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7 Steps to Successful Salary Benchmarking

Contributor: Jessica Turner, HR Specialist

February 24th, 2023 | 5 min. read

By Tony Calavitta

7 Steps to Successful Salary Benchmarking

Did you know that 62% of all employers are considering or beginning to disclose pay rate information?

With a growing number of employers adopting this practice, a growing number of applicants and employees expect to see current market salaries attached to the work they perform.

This means that to stay competitive in today’s employment environment, the job salaries you offer need to be on par with (or better than) the standard roles and responsibilities of them.

The question is, how can you be certain that, within your company, wage matches work?

The answer – By implementing salary benchmarking as a strategy to compare, evaluate, and allocate standard rates to applicable roles.

Here at Combined, our expert HR team has assisted many employers with the process of salary benchmarking. So, we understand that it can be a difficult process to navigate. We are here to walk you through exactly how to benchmark your employees’ salaries.

In this article, we will explore how salary benchmarking can be a great tool to ensure that your workforce pay scales correctly correspond to workplace positions.

By reading it, you’ll learn the 7 steps to successful salary benchmarking.

What is salary benchmarking?

Salary Benchmarking is a way to determine that your employees are paid fairly and equitably for the work they perform. It is the process of comparing your company's job descriptions and pay ranges to those from other similar organizations in your industry.

By analyzing your internal job positions against pay data from comparable external roles, you can better understand and select suitable current market salaries for them.

7 steps to successful salary benchmarking

These 7 steps can steer you toward successful salary benchmarking and the benefits associated with it.

1. Create your job descriptions with defined roles, responsibilities, and requirements

When salary benchmarking, you compare your job descriptions and pay range to external pay data for similar jobs.

The key word here is “similar.”

To get an accurate measure of the current market salary for a job, your job description has to align with the data you are comparing it to.

What happens if you benchmark a salary without a clear and defined representation of the position?

I’m sure you’ve heard it said, “you can’t compare apples to oranges” – And that is exactly what you’d be at risk of doing.

If the job description you use does not accurately represent the role you are benchmarking, then the benchmark result will be incorrect. To assign a fair and equitable wage to a position, an incorrect benchmark figure is useless.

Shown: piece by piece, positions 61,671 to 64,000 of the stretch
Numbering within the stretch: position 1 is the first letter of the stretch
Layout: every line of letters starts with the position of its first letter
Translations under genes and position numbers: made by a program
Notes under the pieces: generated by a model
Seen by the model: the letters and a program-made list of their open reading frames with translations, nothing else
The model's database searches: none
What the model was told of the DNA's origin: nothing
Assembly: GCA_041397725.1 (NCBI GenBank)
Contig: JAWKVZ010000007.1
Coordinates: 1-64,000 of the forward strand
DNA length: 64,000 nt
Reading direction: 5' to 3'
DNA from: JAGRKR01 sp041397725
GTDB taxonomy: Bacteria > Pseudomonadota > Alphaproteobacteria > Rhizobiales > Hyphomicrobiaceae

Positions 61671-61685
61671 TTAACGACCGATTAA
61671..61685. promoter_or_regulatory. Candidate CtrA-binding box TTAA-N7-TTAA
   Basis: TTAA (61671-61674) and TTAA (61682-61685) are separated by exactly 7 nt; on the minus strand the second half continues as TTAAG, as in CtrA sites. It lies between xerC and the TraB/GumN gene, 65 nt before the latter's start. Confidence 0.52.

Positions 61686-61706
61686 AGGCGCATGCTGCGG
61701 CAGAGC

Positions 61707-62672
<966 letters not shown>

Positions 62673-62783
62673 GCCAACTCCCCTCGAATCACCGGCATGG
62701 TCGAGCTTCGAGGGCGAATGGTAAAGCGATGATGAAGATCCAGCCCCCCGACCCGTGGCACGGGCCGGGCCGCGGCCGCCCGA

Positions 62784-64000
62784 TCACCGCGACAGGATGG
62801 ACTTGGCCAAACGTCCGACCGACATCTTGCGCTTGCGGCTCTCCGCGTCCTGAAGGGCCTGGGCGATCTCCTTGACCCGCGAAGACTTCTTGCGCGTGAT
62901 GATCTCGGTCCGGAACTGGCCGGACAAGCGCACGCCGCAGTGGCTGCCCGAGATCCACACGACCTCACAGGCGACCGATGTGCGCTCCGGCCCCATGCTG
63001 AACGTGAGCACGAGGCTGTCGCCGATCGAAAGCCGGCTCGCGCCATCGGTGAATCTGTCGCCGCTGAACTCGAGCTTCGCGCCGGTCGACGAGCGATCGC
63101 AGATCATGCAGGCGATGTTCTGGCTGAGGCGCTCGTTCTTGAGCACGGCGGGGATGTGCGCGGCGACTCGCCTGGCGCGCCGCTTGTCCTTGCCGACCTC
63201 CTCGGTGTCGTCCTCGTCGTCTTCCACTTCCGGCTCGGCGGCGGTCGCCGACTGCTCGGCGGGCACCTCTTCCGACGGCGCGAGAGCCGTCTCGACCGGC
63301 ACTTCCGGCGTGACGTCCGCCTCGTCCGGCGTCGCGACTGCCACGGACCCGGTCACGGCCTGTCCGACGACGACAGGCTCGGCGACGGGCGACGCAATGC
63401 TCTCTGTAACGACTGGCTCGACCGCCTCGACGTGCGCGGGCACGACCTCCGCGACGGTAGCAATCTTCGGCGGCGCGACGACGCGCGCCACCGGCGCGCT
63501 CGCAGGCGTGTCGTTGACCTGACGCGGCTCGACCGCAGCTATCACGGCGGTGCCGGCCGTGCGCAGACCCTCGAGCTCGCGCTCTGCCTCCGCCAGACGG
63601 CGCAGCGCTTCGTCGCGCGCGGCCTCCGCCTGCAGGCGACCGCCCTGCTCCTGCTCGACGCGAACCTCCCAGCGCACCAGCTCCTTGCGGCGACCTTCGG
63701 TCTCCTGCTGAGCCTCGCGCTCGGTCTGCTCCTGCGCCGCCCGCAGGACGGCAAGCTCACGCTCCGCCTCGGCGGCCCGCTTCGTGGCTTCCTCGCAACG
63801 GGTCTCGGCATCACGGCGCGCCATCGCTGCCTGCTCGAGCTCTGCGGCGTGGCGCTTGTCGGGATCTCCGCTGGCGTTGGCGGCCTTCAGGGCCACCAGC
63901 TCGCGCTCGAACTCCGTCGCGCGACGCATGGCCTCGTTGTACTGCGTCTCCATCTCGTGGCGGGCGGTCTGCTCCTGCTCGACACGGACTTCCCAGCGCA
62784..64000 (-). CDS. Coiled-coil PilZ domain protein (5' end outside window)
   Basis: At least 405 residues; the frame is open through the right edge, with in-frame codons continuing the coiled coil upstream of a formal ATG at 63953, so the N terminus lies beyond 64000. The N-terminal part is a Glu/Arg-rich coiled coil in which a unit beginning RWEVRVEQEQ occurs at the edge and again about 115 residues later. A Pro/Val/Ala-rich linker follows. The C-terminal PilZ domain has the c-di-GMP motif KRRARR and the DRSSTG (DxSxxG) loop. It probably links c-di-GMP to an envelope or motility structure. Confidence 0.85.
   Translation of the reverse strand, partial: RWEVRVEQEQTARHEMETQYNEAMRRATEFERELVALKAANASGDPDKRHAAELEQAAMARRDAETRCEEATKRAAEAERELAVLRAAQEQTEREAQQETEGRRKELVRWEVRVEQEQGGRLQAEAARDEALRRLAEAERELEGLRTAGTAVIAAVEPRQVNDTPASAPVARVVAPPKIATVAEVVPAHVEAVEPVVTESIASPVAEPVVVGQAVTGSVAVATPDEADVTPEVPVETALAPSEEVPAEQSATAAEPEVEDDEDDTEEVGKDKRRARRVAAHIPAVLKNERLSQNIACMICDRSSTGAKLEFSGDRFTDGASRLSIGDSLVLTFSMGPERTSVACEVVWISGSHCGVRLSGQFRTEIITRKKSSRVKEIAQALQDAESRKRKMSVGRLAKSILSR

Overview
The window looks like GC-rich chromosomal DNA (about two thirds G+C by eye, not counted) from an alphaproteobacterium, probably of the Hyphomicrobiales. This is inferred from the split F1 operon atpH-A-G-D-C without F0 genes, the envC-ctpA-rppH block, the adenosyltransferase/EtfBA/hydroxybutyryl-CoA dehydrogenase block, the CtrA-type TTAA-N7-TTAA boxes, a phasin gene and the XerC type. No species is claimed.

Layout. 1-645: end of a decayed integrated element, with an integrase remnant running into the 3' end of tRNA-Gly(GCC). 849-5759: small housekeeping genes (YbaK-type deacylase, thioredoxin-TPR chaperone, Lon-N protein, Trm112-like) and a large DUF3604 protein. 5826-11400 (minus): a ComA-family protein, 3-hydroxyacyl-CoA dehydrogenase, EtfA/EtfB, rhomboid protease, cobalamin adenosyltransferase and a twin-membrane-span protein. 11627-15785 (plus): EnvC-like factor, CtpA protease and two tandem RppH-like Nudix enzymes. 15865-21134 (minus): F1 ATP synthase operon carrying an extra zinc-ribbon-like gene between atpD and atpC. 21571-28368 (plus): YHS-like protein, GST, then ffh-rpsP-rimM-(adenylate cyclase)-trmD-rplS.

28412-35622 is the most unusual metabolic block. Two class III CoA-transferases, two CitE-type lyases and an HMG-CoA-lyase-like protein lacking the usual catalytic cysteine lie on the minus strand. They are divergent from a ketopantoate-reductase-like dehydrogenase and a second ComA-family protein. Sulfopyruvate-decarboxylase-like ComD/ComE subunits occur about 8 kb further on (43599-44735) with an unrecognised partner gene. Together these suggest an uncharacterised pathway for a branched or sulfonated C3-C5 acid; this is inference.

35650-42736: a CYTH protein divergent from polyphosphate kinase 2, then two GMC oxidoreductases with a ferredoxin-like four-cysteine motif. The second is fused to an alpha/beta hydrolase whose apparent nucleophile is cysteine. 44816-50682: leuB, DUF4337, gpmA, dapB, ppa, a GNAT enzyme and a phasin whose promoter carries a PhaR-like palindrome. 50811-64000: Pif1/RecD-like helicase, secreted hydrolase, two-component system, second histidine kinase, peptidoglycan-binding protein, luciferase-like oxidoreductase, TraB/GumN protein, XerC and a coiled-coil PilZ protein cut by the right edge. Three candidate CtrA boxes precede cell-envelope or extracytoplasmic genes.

With this in mind, when developing your job descriptions, make sure that the roles, responsibilities, and requirements are detailed and thorough.

A few questions to ask to develop adequate job descriptions are as follows:

  • Does the position require a degree?
  • Is the position entry-level or does it require a minimum number of years of experience?
  • Does the position require special training or additional certifications?
  • Is there hazard exposure associated with the position?
  • Does the position supervise other employees?
  • Is it a management position?

Factor in these answers and when it’s time to place your job against pay data for others like it, the comparison will be (you guessed it!) similar.

2. Compare your job description to similar external positions

Once your job description is complete, it’s time to evaluate the pay rate for it with other comparable external positions.

And this is where the buzzword, “similar,” comes into play again.

When salary benchmarking, it is important that the external pay data you use reflects all aspects of the position you are comparing it with.

To make sure it does, here are a few factors you should consider:

  • Industry
  • Company size
  • Company location
  • Market demand for the position
  • Employee education, experience, and qualifications
  • Role requirements and responsibilities

By filtering for these factors, the external pay data that you use will closely resemble the position you are benchmarking.

3. Analyze job salary pay data for the position

Now that your internal job description and expected pay match that of the external roles you are comparing it to, it’s almost time to crunch some numbers.